To be sure, faith and the relation between individuals and the divine are foundational to Muslim identity. Yet Arab American Muslims, like any community, celebrate their holidays in real time, within the historical and political realities of our times.
How about we get to know who our Arab American Muslim community really is and the pains and joys of their family celebrations?
We need to honor peoples’ realities and the joys and struggles that make up their holiday celebrations.
While recognizing Eid Al Adha, how about we also stand up and put pressure on the Biden administration when it comes to border control restrictions and the war on terror that prevent family reunification.
Likewise, more organizing is needed to challenge the U.S. corporations dominating COVID-19 vaccines globally with their hierarchy of importance determining who will live and die and what countries will be left bereft to suffer not just sanctions but the full ravages of COVID-19. Ending U.S.-led wars against predominantly Muslim countries and addressing profound failings in our immigration system would help enable Chicago’s Arab American Muslims to celebrate the next Eid Al Adha with, and not apart from, their loved ones.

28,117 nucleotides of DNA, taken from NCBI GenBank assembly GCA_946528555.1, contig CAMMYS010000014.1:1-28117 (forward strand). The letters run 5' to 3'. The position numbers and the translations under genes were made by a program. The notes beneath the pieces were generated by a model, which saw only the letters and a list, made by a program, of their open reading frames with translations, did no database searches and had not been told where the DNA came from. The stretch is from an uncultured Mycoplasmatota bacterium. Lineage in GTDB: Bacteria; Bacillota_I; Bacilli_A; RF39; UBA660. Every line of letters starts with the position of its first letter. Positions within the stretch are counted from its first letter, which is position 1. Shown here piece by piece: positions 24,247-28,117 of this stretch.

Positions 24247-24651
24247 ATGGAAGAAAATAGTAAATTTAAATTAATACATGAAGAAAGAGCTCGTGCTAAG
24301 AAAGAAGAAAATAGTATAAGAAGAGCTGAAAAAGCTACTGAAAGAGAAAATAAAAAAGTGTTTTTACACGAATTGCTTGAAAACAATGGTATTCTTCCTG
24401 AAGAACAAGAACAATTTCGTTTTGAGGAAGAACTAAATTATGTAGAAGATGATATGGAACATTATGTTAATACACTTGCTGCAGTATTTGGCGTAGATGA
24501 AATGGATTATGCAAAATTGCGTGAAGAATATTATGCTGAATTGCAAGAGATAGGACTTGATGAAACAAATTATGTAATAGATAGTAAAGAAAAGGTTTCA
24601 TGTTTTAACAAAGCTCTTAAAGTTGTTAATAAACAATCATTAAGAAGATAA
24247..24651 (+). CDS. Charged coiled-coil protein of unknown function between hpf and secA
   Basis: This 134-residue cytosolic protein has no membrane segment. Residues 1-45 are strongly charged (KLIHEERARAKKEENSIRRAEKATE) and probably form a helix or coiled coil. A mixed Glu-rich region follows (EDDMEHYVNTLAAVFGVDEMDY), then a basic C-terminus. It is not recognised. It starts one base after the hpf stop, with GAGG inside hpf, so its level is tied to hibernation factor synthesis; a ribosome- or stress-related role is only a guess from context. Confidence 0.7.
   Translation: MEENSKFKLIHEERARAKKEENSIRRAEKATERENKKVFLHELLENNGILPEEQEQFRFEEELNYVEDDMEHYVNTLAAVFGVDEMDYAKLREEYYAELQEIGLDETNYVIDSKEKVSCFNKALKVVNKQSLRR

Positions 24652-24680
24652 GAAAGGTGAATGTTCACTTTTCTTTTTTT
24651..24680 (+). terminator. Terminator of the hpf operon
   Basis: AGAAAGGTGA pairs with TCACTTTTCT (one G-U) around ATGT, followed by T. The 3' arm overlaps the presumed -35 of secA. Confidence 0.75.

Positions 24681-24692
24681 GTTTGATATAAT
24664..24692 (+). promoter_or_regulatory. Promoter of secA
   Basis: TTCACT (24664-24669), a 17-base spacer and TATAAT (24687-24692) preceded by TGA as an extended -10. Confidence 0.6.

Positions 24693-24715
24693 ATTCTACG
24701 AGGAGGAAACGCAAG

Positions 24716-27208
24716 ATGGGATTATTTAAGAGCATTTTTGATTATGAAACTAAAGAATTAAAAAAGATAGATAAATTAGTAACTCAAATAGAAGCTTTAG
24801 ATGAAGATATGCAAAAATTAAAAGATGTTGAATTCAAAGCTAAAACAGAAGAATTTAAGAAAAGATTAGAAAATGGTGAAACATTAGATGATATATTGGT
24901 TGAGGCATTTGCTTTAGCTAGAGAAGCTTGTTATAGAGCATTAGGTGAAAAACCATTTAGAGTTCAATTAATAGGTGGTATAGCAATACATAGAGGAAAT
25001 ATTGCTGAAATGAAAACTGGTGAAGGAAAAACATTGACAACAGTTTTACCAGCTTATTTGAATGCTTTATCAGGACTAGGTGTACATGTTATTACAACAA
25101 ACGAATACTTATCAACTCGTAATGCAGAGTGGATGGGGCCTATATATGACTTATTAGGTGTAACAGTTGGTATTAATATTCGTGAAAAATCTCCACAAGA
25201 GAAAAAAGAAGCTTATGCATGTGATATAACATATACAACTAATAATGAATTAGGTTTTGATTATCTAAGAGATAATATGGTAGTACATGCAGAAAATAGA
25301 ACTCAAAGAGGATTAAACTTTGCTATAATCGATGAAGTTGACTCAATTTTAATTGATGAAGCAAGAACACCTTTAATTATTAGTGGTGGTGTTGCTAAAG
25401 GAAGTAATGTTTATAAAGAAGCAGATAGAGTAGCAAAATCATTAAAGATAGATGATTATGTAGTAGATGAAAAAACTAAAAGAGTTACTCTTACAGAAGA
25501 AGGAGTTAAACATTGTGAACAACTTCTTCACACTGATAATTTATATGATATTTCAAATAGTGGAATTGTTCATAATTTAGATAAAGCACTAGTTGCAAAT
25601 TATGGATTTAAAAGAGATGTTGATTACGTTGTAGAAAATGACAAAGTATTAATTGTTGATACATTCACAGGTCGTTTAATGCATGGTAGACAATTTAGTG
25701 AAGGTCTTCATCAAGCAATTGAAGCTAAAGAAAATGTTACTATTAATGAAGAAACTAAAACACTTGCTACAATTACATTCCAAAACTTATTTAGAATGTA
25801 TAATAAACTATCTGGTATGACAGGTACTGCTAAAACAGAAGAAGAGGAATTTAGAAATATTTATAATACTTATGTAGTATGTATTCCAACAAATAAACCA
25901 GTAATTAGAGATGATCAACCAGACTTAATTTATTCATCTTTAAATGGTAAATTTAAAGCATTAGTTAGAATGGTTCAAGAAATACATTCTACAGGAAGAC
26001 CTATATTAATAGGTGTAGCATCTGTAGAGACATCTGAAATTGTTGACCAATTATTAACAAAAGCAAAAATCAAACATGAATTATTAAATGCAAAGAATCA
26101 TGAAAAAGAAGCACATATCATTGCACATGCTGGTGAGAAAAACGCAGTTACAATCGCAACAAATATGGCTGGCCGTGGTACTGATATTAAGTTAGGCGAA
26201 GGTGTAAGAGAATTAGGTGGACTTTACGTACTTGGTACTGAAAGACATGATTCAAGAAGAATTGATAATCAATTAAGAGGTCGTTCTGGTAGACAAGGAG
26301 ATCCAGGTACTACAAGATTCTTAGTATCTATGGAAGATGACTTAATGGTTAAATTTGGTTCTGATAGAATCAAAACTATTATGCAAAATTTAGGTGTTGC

[Originally published on The Chicago Reporter.]